If your design sense goes numb when it comes to your out­door fur­ni­ture and out­door liv­ing area, here are a few design rules (spe­cif­ic to pool­side liv­ing) to con­sid­er.

  • Do you need to coor­di­nate out­door fur­nish­ings with indoor décor?  Well, if your out­door liv­ing area is direct­ly with­in view of the inside, then it should def­i­nite­ly allow for a visu­al flow, oth­er­wise you will get annoyed look­ing at your red vel­vet couch and yel­low walls against the bright blue chaise lounges.  Hint: This is why design­ers rec­om­mend choos­ing a black wrought-iron look for out­doors… this way you won’t want to run out and buy new fur­ni­ture when the next trend comes along.
  • If your house is mod­ern, then pret­ty much any­thing goes.  It works to have a con­trast of curvy and straight lines in this type of set­ting.  Teak fur­ni­ture looks right at home with mod­ern home design.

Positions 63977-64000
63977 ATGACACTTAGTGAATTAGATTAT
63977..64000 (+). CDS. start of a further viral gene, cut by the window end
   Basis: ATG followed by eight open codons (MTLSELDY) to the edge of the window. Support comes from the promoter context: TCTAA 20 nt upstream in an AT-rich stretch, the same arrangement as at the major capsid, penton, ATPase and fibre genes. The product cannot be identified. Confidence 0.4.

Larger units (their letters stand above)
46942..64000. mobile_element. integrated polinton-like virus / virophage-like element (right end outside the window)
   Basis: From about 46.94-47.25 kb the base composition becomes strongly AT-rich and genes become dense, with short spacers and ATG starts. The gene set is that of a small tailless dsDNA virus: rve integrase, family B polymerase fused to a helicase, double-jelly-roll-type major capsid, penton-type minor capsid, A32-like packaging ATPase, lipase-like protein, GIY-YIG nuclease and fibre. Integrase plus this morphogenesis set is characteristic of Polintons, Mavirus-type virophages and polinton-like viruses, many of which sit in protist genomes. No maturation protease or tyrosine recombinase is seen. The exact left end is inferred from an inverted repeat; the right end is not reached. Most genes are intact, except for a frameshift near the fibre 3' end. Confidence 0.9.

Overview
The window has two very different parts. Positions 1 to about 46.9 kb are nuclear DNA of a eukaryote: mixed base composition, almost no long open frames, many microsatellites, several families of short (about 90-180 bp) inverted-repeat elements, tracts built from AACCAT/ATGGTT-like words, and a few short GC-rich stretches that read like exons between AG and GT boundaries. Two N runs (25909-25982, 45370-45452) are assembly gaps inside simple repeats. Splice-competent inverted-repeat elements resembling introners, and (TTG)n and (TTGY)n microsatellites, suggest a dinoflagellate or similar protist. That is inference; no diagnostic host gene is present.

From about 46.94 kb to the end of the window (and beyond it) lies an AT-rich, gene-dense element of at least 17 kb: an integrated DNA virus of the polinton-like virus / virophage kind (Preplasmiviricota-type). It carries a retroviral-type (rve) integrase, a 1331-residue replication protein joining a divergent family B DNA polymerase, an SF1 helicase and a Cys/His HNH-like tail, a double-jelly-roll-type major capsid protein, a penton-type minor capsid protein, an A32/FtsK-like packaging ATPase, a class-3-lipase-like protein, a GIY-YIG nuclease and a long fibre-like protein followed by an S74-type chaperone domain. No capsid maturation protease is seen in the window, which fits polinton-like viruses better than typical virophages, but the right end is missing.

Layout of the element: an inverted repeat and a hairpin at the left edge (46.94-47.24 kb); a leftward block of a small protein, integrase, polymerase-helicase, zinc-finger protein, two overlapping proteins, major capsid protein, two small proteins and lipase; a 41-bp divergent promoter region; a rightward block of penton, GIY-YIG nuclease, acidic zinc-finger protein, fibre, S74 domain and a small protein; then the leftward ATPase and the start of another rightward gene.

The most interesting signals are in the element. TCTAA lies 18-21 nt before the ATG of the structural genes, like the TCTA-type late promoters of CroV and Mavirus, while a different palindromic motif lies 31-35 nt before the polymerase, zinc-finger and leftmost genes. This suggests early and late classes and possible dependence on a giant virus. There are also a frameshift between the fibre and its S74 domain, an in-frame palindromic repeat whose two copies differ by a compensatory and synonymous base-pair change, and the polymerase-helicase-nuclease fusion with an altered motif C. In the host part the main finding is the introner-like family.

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  • If you live in the North­west, white or light col­ored out­door fur­ni­ture is just not a good idea (unless you real­ly like green fur­ni­ture). Trust us.
  • The hottest thing might be tempt­ing and look great…. But, if hav­ing the lat­est hottest “look” in out­door fur­ni­ture is impor­tant to you, be pre­pared to change it up in a year. Sor­ry.
  • Con­sid­er how your out­door fur­ni­ture and space are going to be used and how many peo­ple will be using it. This design fac­tor real­ly trumps all of the oth­ers.  Large groups sit­ting and hav­ing con­ver­sa­tions, the need to have tables to place drinks upon because you plan on doing a lot of enter­tain­ing, or sim­ply a few friends or fam­i­ly mem­bers loung­ing at the water’s edge… each sce­nario leads you to a very dif­fer­ent fur­ni­ture style deci­sion.
  • If you are work­ing with a large space, con­sid­er cre­at­ing small­er con­ver­sa­tion areas to add some inti­ma­cy and cozi­ness.

Still stuck? Need help? Please give us a call… we’d love to brain­storm your out­door liv­ing area with you.




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